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Improving Quality of Science Teacher Training in European Cooperation

  Assessing Science for Understanding (CZ) Training Module Based on Socio-cognitive Constructivism (CY) European Dimension in Integrated Science Education (LT) Development Procedural Skills in Science Education (BG) Using Laboratory to Enhance Student Learning and Scientific Inquiry (TR)  
Unit 1 - A Conception of Integrated Science Education Unit 2 - Some Philosophic, Didactic and Social Aspects of Integrated Science Education Unit 3 - The Main Tendencies of Integrated Science Education Development Unit 4 & Unit 5 - Integrated Science Education in the Context of the Constructivism Theory
Unit 6 - The Models of Integrated Science Education Unit 7 - The Integrated Science Education Curricula and its Designing Principles in Comprehensive School Unit 8 - The Science Education Tools and Ways of Producing them in the Collaboration Process Unit 9 & Unit 10 - A Constructivist Approach to Integrated Science Education: Teaching Would-be Teachers to do Science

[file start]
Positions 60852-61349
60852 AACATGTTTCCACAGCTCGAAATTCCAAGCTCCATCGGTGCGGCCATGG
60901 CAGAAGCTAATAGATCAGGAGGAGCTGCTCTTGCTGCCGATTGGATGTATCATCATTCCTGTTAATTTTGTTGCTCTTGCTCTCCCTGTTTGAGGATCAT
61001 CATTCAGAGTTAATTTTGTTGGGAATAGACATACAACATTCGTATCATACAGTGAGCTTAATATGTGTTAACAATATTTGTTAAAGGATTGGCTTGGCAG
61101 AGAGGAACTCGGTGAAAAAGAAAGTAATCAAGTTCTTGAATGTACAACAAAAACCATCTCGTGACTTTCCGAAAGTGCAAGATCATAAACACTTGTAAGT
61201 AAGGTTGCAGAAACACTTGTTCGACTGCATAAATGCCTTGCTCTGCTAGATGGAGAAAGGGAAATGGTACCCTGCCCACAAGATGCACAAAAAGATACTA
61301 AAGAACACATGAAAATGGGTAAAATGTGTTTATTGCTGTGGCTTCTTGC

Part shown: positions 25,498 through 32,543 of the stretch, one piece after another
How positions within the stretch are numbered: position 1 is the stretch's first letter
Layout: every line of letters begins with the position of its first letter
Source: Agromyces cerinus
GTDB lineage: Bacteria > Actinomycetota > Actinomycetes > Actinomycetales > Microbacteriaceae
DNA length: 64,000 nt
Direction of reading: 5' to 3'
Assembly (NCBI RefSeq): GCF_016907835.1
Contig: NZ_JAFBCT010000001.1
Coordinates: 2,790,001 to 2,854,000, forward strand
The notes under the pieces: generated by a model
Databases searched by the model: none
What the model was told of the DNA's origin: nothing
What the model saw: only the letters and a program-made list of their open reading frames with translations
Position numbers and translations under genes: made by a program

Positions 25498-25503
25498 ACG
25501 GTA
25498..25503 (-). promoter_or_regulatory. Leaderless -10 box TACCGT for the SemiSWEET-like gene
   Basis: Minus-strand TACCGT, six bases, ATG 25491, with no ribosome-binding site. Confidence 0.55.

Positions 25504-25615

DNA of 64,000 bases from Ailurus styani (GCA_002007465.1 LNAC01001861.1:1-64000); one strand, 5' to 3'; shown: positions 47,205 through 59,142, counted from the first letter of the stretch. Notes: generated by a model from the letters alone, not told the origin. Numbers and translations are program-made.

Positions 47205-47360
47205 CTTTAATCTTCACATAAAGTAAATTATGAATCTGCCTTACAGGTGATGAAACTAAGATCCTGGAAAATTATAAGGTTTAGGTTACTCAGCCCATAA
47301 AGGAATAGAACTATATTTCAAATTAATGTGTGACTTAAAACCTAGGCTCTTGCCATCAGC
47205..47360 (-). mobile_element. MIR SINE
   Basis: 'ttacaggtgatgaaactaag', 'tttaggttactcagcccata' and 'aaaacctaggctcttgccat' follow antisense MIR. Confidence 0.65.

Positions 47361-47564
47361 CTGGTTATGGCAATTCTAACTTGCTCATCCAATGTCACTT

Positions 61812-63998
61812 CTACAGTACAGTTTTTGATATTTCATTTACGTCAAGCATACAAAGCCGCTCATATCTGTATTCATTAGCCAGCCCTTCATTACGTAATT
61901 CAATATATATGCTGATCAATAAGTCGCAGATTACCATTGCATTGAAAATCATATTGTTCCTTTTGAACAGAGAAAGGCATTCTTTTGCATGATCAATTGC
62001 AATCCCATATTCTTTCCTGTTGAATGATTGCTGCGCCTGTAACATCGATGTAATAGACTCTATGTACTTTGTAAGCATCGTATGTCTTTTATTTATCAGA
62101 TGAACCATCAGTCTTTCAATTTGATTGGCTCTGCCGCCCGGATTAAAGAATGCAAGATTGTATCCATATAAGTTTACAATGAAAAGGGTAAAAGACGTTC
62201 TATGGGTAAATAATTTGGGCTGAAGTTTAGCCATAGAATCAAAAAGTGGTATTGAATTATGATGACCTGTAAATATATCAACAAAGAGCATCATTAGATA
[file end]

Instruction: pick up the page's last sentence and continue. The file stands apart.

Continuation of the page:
Unit 11 & Unit 12 - Contextual Teaching and Learning of Integrated Science in Lower and Upper Secondary Schools Unit 13 - The Evaluation Strategies of Integrated Science Teaching / Learning Unit 14 - The Collaboration Peculiarities of Science Teachers  

Unit 8
The Science Education Tools and Ways of Producing them in the Collaboration Process

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The Science Education Tools and Ways of Producing them in the Collaboration Process


The content of natural science education gives a chance to the dynamics and structure of the educational process. However, the adaptation of natural science knowledge system depends on both the teacher (choosing and applying teaching methods and forms, etc.) and the pupil (the methods of learning, motivation, general abilities). The diversity of teaching and learning content, forms and methods, activities are typical of natural science education. All that makes the educational process effective: develop intellectual knowledge and skills, set out conditions for intense pupils’ activities, shape thinking, foster aesthetic feelings, etc.

It is logical that the educational process should be promoted keeping in mind the following regularities: